Management: Make your firm stand out from the pack

It is said that if you are doing what everyone else is doing, then you are by definition “average.” Lawyers and law firms often market themselves, and operate their practices, very conventionally, because that is the way it has always been done in our profession. But who says it has to be that way? Here are a few easy and free ways to show up differently and allow your firm to stand out.

Marketing: Change it up. Are you following convention when it comes to marketing, or are you being different? Do you have a standard website featuring the scales of justice and lawyers looking stern with their arms crossed? Do you boast about how much experience and education you have? Prospective clients don’t care where you went to school. They know you are smart. What they care about is how you are going to solve their problem and how you will do it better than all the other lawyers they have to choose from. Make marketing not about you, but about the potential client. Educate potential clients, rather than sell to them. You will stand out from all other firms and you will get more, and better cases, than your competitors.

Treat staff like gold. I make it a priority to go above and beyond for my team. Too many leaders do not give their staff the credit they deserve. For example, on Fridays I buy lunch for the team, which I know they appreciate. If someone is doing a great job, I make sure to give them a shout-out. Staff tell me they enjoy working for me. There is no greater compliment than hearing from a team member that they love their job. The way you treat staff is the way they will treat your clients. Treat staff like gold, and you will stand out from all other employers, and this will help attract and retain top talent.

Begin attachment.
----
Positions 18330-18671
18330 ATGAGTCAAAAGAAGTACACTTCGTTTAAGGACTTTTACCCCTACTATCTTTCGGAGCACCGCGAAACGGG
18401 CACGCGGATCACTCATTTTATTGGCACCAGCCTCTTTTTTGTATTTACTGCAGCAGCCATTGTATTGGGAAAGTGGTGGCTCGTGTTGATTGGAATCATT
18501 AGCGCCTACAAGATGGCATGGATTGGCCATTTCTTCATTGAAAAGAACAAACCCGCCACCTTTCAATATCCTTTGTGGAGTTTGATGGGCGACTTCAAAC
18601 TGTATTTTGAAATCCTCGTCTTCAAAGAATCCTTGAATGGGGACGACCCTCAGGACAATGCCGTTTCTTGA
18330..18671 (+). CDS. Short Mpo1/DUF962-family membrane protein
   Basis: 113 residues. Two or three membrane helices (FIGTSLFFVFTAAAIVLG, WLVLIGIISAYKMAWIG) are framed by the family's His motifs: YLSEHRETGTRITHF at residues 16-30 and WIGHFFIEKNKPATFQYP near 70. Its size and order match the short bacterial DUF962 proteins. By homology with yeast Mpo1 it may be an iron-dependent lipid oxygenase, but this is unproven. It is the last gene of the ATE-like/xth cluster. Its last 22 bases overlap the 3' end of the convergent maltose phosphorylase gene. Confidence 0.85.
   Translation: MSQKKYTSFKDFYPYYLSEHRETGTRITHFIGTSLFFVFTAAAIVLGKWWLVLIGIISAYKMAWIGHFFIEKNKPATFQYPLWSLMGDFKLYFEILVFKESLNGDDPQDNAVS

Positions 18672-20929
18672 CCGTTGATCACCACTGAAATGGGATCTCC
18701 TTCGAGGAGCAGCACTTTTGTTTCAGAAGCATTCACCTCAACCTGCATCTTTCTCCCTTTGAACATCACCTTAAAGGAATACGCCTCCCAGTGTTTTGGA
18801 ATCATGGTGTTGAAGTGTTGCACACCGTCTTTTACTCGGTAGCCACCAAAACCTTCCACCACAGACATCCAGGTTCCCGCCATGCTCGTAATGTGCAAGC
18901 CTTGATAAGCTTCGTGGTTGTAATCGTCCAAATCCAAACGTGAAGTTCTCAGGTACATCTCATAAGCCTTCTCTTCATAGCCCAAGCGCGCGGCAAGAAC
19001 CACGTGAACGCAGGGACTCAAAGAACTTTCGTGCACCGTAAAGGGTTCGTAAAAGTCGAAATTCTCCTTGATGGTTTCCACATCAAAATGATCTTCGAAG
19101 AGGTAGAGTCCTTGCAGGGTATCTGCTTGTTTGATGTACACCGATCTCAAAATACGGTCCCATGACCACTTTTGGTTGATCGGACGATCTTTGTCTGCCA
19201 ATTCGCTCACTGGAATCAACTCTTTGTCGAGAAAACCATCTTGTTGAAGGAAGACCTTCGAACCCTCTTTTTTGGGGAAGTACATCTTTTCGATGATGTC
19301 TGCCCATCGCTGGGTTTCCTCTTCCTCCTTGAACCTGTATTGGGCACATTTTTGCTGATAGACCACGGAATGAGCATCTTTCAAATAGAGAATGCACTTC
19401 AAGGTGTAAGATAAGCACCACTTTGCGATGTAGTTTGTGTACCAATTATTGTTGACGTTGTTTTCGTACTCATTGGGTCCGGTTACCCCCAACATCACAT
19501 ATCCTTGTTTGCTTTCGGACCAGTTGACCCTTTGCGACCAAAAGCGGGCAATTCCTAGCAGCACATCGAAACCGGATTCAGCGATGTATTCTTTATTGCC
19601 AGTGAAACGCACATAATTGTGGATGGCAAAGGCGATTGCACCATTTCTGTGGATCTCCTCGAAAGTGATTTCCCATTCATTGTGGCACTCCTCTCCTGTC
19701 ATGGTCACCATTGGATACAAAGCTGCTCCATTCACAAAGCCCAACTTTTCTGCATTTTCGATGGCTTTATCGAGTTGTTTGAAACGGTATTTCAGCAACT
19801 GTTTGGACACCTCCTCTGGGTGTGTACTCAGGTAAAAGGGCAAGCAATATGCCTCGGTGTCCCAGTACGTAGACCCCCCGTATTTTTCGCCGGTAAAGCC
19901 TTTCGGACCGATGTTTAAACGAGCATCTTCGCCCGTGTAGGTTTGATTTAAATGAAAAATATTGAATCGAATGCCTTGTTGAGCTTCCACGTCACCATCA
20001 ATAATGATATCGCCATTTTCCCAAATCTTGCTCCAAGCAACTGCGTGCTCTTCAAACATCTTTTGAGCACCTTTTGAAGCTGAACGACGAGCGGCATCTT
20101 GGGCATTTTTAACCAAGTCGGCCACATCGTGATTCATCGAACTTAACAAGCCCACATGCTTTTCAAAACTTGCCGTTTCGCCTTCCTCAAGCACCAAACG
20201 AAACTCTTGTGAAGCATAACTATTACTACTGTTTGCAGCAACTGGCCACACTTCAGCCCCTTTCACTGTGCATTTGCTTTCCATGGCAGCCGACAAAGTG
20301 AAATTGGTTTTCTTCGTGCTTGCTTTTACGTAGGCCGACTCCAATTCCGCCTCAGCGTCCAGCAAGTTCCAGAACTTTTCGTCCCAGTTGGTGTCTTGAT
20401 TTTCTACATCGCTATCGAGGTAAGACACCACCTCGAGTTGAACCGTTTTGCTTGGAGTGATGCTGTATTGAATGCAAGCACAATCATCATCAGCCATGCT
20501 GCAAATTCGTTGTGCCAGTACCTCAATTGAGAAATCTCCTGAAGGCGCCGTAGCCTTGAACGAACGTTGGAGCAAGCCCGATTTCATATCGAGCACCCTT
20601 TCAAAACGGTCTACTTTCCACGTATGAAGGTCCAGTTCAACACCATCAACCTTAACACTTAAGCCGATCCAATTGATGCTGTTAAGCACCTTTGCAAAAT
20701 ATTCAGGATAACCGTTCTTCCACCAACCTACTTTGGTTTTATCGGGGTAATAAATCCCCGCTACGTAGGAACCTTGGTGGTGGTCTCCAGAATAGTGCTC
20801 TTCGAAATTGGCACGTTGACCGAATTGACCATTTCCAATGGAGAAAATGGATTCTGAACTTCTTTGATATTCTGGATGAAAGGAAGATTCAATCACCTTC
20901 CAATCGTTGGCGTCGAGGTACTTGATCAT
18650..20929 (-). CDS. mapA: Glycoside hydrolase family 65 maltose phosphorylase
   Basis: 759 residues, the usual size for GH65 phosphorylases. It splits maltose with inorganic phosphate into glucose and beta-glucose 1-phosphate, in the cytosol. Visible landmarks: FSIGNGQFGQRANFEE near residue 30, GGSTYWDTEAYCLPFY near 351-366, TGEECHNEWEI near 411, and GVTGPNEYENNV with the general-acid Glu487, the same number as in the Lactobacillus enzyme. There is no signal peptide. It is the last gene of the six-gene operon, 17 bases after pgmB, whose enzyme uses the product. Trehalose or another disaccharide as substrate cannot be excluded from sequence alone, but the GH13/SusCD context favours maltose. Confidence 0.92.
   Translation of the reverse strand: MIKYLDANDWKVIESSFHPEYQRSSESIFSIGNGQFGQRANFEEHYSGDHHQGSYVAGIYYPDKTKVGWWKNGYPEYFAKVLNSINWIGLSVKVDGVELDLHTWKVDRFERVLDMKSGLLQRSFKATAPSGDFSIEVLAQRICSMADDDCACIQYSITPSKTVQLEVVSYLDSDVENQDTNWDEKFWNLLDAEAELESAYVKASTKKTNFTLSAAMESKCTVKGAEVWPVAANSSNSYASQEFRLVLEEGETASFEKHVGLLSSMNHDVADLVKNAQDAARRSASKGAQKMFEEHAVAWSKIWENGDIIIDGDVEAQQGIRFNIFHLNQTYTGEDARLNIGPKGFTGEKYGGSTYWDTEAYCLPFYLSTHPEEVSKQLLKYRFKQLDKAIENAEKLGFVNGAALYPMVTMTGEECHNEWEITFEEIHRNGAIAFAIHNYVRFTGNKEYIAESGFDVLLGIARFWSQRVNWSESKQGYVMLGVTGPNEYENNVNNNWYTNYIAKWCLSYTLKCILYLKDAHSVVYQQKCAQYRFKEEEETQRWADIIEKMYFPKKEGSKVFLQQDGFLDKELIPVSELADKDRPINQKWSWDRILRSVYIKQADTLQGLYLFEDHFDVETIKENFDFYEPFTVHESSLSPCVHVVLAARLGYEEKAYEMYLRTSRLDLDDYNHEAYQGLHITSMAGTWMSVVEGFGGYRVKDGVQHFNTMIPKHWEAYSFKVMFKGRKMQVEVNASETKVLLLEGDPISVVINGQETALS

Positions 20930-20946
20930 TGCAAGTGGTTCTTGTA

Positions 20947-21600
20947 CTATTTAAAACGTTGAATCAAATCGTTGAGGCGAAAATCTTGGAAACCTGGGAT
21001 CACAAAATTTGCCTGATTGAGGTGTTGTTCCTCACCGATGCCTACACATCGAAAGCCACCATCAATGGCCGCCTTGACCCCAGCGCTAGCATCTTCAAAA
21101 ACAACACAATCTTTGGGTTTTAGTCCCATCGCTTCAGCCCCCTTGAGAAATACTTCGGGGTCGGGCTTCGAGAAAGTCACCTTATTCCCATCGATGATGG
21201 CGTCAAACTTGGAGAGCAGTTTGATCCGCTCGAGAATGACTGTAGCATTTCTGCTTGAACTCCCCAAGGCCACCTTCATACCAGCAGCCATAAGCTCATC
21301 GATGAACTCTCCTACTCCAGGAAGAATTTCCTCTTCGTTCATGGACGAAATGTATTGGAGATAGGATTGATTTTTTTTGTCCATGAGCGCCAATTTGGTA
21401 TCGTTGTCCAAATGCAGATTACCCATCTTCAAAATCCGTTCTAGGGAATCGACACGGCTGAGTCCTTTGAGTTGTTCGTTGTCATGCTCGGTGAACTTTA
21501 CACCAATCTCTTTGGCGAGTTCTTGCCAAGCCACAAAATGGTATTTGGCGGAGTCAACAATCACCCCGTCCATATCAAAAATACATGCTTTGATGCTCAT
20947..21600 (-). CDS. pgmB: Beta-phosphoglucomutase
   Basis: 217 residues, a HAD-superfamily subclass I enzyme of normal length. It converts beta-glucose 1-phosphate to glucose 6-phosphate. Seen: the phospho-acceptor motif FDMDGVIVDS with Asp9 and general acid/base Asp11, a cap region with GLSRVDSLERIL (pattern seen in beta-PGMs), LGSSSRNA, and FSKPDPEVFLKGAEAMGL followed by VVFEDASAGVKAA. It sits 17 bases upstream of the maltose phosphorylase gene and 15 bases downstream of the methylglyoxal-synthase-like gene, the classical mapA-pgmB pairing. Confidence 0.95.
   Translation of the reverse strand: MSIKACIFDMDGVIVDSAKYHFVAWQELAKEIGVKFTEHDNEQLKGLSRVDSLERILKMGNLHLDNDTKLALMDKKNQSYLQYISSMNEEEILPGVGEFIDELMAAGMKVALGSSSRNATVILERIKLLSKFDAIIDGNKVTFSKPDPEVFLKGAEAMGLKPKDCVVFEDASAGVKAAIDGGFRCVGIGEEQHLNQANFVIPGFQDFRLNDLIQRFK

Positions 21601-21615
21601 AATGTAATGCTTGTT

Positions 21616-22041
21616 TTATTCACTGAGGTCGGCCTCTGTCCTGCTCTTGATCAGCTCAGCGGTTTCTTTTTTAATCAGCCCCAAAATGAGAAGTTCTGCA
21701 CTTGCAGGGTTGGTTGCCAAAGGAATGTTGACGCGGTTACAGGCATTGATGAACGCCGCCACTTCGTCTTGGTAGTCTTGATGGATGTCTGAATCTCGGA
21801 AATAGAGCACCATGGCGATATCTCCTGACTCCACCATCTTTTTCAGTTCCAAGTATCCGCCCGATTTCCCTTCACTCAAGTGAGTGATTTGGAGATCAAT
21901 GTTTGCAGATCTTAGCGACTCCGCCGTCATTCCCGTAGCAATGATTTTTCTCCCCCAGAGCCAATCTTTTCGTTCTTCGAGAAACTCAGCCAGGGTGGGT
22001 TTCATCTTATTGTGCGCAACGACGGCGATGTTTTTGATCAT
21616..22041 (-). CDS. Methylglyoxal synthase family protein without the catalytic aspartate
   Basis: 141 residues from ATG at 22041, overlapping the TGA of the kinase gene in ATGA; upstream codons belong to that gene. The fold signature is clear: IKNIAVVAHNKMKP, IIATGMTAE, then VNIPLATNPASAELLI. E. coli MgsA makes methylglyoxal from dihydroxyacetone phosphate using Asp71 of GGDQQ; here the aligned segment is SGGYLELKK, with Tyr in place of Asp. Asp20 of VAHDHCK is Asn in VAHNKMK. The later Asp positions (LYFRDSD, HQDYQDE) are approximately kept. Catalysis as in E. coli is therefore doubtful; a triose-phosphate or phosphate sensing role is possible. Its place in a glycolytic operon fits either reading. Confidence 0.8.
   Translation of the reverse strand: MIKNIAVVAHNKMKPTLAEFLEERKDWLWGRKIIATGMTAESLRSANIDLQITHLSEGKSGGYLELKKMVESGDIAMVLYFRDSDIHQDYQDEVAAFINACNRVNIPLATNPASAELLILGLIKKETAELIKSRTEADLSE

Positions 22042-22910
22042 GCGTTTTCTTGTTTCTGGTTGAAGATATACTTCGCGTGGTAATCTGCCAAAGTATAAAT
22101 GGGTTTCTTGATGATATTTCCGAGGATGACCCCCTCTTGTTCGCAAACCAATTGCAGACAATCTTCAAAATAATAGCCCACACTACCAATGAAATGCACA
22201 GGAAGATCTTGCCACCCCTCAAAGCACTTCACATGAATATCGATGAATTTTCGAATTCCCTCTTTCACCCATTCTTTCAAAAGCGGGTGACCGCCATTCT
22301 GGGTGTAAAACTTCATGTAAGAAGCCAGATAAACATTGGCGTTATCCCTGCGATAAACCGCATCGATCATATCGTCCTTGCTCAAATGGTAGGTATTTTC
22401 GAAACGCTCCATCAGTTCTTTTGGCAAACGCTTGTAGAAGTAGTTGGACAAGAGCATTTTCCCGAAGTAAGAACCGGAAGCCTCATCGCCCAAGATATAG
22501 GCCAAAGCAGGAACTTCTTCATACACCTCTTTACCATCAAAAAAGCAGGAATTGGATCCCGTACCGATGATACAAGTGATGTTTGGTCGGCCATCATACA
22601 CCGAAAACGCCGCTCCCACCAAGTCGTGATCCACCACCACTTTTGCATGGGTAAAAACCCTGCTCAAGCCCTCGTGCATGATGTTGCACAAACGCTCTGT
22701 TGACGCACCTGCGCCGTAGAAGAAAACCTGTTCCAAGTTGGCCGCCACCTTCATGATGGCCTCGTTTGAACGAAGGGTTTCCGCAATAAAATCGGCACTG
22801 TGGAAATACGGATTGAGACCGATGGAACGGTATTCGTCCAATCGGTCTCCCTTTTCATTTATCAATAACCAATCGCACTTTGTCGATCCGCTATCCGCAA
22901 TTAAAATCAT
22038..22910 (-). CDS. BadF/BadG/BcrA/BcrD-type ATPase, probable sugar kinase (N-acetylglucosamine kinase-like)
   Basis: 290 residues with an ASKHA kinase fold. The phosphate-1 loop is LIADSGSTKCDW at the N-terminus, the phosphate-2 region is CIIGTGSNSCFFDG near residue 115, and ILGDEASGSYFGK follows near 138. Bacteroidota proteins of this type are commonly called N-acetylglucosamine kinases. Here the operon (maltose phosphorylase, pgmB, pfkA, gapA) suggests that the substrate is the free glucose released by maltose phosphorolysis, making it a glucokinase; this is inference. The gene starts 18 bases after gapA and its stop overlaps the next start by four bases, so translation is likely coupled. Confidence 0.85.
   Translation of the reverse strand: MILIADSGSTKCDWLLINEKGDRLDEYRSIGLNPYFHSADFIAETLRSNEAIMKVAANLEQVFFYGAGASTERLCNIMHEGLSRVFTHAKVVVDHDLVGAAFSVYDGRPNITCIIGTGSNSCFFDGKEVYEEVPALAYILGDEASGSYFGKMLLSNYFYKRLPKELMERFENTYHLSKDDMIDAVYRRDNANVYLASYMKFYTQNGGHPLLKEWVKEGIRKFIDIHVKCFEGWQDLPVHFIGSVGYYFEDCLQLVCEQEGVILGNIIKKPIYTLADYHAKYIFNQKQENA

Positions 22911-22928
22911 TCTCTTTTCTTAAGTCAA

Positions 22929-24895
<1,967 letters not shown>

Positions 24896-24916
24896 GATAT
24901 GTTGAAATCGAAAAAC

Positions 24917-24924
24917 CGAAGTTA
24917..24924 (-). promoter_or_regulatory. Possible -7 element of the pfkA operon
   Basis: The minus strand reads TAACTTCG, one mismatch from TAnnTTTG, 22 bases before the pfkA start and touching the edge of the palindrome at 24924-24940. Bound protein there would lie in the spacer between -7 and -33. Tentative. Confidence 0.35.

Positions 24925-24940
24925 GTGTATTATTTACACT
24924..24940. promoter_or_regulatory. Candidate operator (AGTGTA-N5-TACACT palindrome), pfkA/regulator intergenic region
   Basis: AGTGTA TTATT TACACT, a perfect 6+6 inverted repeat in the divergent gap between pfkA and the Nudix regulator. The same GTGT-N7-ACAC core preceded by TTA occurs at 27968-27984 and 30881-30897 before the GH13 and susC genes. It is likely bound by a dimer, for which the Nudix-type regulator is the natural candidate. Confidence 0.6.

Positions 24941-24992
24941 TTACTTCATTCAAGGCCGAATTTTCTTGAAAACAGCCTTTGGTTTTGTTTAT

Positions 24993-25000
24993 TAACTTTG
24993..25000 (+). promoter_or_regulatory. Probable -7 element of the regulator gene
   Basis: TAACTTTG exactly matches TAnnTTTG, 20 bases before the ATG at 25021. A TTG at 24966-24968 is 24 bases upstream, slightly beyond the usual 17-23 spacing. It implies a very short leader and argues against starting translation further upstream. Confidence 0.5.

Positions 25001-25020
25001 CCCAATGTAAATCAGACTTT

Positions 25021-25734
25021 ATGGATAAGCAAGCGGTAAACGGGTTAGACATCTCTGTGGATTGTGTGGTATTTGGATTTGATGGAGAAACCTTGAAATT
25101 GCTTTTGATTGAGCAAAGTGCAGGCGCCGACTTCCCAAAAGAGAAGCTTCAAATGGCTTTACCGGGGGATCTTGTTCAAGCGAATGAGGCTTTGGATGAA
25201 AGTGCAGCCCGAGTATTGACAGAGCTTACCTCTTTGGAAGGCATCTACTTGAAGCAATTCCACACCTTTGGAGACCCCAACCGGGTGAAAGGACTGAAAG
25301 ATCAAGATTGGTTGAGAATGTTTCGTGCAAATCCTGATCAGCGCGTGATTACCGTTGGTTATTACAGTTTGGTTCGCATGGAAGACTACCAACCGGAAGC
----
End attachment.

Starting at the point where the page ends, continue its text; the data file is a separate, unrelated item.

Treat clients exceptionally. You will definitely stand out if you prioritize treating clients the way they deserve to be treated. Many lawyers take clients for granted. Do this at your own peril. Today’s consumer wants to feel valued and appreciated, and they expect you to provide that. If you don’t, they will likely not refer their family and friends to you. They may even leave you a negative review online. Train your team to treat clients well.  It is all about providing a five-star experience that makes clients feel good. Always focus on improving the client experience. This should start with the phones. My team is reminded to talk with clients the same way they would talk to their grandmother. After all, clients came to you with a problem.  Show them empathy, compassion and top-notch service. Do that, and they will love you, and refer to you.

Treat referring lawyers exceptionally. Treating referring attorneys the right way is as important as treating clients the right way, but this too is frequently neglected. Personally, when I refer a case to another lawyer, I appreciate receiving at least a “thank you.” That does not happen nearly enough in our profession. If you make a big deal out of receiving a referral from another lawyer (even if you reject the case), that lawyer will send you more work. When I receive a referral, I send a handwritten thank you card and sometimes a box of chocolates, and mention the lawyer’s name in my monthly newsletter. If a referral fee is to be paid to another attorney, be sure to follow all ethical rules in your jurisdiction.

Regularly update the lawyers on the status of their referred cases. The more you focus on deepening the relationship with your referring attorneys, the more referrals you will receive. This is an easy thing to do and is sadly all too often neglected in our profession.

The above tips are low-hanging fruit that are simple to implement. If you want to create a special law firm that grows, be different and stand out.

“If you are always trying to be normal, you will never know how amazing you can be.” – Maya Angelou

A version of this article originally appeared as “Rethinking the Way It’s Always Been Done” in the December 2021 issue of the ABA’s GPSolo Report.

Christopher Earley is a Boston personal injury attorney and author who focuses his practice on the representation of the seriously injured and their families. His firm website is

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